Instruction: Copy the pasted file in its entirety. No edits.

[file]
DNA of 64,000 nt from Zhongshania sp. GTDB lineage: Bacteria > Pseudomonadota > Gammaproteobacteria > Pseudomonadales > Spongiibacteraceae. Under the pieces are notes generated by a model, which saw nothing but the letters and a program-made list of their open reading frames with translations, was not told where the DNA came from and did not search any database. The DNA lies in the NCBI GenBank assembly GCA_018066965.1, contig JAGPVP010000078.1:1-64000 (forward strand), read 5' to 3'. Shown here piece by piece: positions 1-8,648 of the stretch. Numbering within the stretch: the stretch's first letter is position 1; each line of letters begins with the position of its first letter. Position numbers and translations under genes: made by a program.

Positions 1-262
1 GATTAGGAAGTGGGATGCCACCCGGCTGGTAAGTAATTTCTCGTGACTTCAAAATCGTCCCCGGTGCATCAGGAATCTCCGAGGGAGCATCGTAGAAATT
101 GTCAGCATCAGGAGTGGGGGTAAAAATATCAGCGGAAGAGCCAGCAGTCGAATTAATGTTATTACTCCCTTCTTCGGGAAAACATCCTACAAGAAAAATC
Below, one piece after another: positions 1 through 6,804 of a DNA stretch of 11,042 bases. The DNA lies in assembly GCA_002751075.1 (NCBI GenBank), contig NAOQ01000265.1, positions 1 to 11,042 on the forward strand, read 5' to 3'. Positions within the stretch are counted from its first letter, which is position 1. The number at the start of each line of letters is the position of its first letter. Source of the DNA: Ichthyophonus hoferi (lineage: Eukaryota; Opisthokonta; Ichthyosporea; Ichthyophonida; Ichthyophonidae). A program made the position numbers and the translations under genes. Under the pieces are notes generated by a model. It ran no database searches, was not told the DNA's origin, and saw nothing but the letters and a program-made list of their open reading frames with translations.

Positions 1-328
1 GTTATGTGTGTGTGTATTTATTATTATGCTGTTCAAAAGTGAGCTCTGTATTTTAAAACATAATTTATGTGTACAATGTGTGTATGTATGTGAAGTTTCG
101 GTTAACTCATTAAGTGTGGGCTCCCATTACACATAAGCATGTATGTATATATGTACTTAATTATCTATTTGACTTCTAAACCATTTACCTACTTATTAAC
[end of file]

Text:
DNA of 64,000 nt from Zhongshania sp. GTDB lineage: Bacteria > Pseudomonadota > Gammaproteobacteria > Pseudomonadales > Spongiibacteraceae. Under the pieces are notes generated by a model, which saw nothing but the letters and a program-made list of their open reading frames with translations, was not told where the DNA came from and did not search any database. The DNA lies in the NCBI GenBank assembly GCA_018066965.1, contig JAGPVP010000078.1:1-64000 (forward strand), read 5' to 3'. Shown here piece by piece: positions 1-8,648 of the stretch. Numbering within the stretch: the stretch's first letter is position 1; each line of letters begins with the position of its first letter. Position numbers and translations under genes: made by a program.

Positions 1-262
1 GATTAGGAAGTGGGATGCCACCCGGCTGGTAAGTAATTTCTCGTGACTTCAAAATCGTCCCCGGTGCATCAGGAATCTCCGAGGGAGCATCGTAGAAATT
101 GTCAGCATCAGGAGTGGGGGTAAAAATATCAGCGGAAGAGCCAGCAGTCGAATTAATGTTATTACTCCCTTCTTCGGGAAAACATCCTACAAGAAAAATC
Below, one piece after another: positions 1 through 6,804 of a DNA stretch of 11,042 bases. The DNA lies in assembly GCA_002751075.1 (NCBI GenBank), contig NAOQ01000265.1, positions 1 to 11,042 on the forward strand, read 5' to 3'. Positions within the stretch are counted from its first letter, which is position 1. The number at the start of each line of letters is the position of its first letter. Source of the DNA: Ichthyophonus hoferi (lineage: Eukaryota; Opisthokonta; Ichthyosporea; Ichthyophonida; Ichthyophonidae). A program made the position numbers and the translations under genes. Under the pieces are notes generated by a model. It ran no database searches, was not told the DNA's origin, and saw nothing but the letters and a program-made list of their open reading frames with translations.

Positions 1-328
1 GTTATGTGTGTGTGTATTTATTATTATGCTGTTCAAAAGTGAGCTCTGTATTTTAAAACATAATTTATGTGTACAATGTGTGTATGTATGTGAAGTTTCG
101 GTTAACTCATTAAGTGTGGGCTCCCATTACACATAAGCATGTATGTATATATGTACTTAATTATCTATTTGACTTCTAAACCATTTACCTACTTATTAAC